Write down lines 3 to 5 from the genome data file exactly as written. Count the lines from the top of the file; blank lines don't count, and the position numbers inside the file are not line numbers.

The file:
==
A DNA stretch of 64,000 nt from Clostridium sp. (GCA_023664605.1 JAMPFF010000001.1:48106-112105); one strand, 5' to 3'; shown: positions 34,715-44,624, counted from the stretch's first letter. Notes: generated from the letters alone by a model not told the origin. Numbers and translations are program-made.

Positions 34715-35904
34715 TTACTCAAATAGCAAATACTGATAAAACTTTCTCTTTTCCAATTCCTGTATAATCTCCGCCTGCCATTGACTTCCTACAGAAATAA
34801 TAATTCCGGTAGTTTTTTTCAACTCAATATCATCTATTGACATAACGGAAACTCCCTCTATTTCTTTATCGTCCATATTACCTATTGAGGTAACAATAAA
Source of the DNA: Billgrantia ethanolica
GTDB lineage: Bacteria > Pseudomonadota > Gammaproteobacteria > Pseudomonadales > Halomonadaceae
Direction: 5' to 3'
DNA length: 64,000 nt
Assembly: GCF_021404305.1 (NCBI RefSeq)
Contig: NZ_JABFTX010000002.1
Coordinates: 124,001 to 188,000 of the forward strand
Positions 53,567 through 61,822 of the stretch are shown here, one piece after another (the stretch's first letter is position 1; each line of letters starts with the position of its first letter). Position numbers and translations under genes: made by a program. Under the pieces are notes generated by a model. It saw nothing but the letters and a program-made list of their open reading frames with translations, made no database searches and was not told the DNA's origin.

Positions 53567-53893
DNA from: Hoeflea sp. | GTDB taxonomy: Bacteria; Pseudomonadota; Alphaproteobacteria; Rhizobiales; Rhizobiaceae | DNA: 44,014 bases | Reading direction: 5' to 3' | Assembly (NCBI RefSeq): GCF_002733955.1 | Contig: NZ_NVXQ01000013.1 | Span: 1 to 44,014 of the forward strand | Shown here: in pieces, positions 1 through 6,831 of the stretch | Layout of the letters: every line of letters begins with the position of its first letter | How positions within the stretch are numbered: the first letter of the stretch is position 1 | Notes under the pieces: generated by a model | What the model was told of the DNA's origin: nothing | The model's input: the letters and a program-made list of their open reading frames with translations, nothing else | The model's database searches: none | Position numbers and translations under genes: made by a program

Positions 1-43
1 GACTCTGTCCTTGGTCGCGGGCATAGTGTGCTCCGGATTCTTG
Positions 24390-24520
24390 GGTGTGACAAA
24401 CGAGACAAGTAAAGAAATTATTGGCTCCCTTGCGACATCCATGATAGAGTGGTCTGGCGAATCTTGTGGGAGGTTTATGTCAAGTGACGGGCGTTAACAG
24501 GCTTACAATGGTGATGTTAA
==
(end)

34715 TTACTCAAATAGCAAATACTGATAAAACTTTCTCTTTTCCAATTCCTGTATAATCTCCGCCTGCCATTGACTTCCTACAGAAATAA
34801 TAATTCCGGTAGTTTTTTTCAACTCAATATCATCTATTGACATAACGGAAACTCCCTCTATTTCTTTATCGTCCATATTACCTATTGAGGTAACAATAAA
Source of the DNA: Billgrantia ethanolica